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SSI2-153: Scientific Controversies

BEAM Framework


BEAM is an acronym intended to help you think about the various ways you might use sources when writing a researched argument. Joseph Bizup, an English professor at Boston University, outlined the framework in a 2008 article. The idea has since been refined and adapted by many others.

BEAM in Action

Using the BEAM framework, a preliminary bibliography on Galileo and the controversy over heliocentrism might look like this:


Norton, Stephen D. "Galileo Galilei." In Science and Its Times, edited by Neil Schlager and Josh Lauer, 367-368. Vol. 3, 1450 to 1699. Detroit: Gale, 2001. Gale Virtual Reference Library (accessed February 4, 2017).


Galilei, Galileo. Dialogue Concerning the Two Chief World Systems, Ptolemaic & Copernican. 2d ed. Translated by Stillman Drake. Berkeley: University of California Press, 1967.

Mayer, Thomas F., ed. The Trial of Galileo, 1612-1633. North York, Ont.: University of Toronto Press, 2012. Contains a selection of translated and annotated primary sources related to the trial.


Gingerich, Owen. "Galileo, the Impact of the Telescope, and the Birth of Modern Astronomy." Proceedings of the American Philosophical Society 155, (2011): 134-141. 

Graney, Christopher M. "But Still, It Moves: Tides, Stellar Parallax, and Galileo's Commitment to the Copernican Theory." Physics In Perspective 10, (2008): 258-268.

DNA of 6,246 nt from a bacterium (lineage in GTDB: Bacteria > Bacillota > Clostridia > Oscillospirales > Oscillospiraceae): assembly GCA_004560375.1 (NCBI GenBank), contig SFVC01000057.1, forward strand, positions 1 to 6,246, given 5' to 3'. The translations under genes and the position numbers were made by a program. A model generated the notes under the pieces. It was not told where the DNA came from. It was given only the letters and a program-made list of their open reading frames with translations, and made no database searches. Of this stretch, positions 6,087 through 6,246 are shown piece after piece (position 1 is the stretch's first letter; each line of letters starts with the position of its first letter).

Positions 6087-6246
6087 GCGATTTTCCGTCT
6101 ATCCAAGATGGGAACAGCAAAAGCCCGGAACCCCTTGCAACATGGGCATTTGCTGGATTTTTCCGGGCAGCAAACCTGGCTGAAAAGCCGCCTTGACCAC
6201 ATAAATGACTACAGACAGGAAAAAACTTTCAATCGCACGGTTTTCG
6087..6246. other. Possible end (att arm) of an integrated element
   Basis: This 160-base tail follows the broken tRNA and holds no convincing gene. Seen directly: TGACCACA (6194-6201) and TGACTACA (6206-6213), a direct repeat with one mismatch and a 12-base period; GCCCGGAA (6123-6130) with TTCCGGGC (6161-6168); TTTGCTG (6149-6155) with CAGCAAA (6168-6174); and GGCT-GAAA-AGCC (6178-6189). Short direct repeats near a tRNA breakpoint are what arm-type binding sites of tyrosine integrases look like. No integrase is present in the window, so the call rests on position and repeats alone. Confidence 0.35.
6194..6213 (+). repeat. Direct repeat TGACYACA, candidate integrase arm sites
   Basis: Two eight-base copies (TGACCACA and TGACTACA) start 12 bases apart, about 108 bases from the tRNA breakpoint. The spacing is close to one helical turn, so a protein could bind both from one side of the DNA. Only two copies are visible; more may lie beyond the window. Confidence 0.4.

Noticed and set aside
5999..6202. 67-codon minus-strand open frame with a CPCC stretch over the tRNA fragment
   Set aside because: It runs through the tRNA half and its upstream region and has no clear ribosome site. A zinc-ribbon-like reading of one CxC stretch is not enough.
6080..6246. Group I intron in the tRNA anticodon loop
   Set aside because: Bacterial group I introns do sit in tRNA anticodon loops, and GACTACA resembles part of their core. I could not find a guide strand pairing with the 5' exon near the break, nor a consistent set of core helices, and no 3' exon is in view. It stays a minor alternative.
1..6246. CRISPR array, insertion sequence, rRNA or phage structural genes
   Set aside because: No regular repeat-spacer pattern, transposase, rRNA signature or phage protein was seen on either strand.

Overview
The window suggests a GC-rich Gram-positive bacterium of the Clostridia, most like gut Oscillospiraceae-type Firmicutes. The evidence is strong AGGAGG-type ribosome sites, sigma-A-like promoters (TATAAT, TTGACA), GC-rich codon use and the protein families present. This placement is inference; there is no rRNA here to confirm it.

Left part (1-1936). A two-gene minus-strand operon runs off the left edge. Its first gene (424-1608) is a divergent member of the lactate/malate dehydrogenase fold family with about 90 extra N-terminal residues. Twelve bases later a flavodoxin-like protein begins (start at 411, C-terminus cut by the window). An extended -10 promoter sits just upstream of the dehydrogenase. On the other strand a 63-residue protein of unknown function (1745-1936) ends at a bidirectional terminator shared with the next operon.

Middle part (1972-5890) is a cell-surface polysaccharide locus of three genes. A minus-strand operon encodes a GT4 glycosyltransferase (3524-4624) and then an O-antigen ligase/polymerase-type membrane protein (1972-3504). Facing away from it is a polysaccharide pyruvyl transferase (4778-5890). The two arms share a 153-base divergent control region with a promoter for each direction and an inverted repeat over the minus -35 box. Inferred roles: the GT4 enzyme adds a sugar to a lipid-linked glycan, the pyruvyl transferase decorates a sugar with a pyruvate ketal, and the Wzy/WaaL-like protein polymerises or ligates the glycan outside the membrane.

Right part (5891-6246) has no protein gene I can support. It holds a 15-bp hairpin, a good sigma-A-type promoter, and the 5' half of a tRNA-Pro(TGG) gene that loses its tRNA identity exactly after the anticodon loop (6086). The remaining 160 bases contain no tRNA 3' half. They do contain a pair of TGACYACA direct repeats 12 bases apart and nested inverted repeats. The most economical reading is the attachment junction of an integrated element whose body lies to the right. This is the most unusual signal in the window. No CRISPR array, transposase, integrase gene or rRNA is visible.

Langford, Jerome J. Galileo, Science, and the Church. 3rd ed. Ann Arbor: University of Michigan Press, 1992.

Mayer, Thomas F. "The Roman Inquisition's Precept to Galileo (1616)." British Journal for the History Oo Science 43, (2010): 327-351. 

Rothman, Aviva. "Forms of Persuasion: Kepler, Galileo, and the Dissemination of Copernicanism." Journal For The History Of Astronomy 40, (2009): 403-419. 

Shea, William R., and Artigas, Mariano. Galileo in Rome: The Rise and Fall of a Troublesome Genius. Oxford: Oxford University Press, 2003.


McMullin, Ernan.  "Scientific Controversy and Its Termination."  In: Scientific Controversies: Case Studies in the Resolution and Closure of Disputes in Science and Technology. Edited by H. Tristram Engelhardt,  and Arthur L. Caplan. Cambridge ; New York: Cambridge University Press, 1987: 49-91.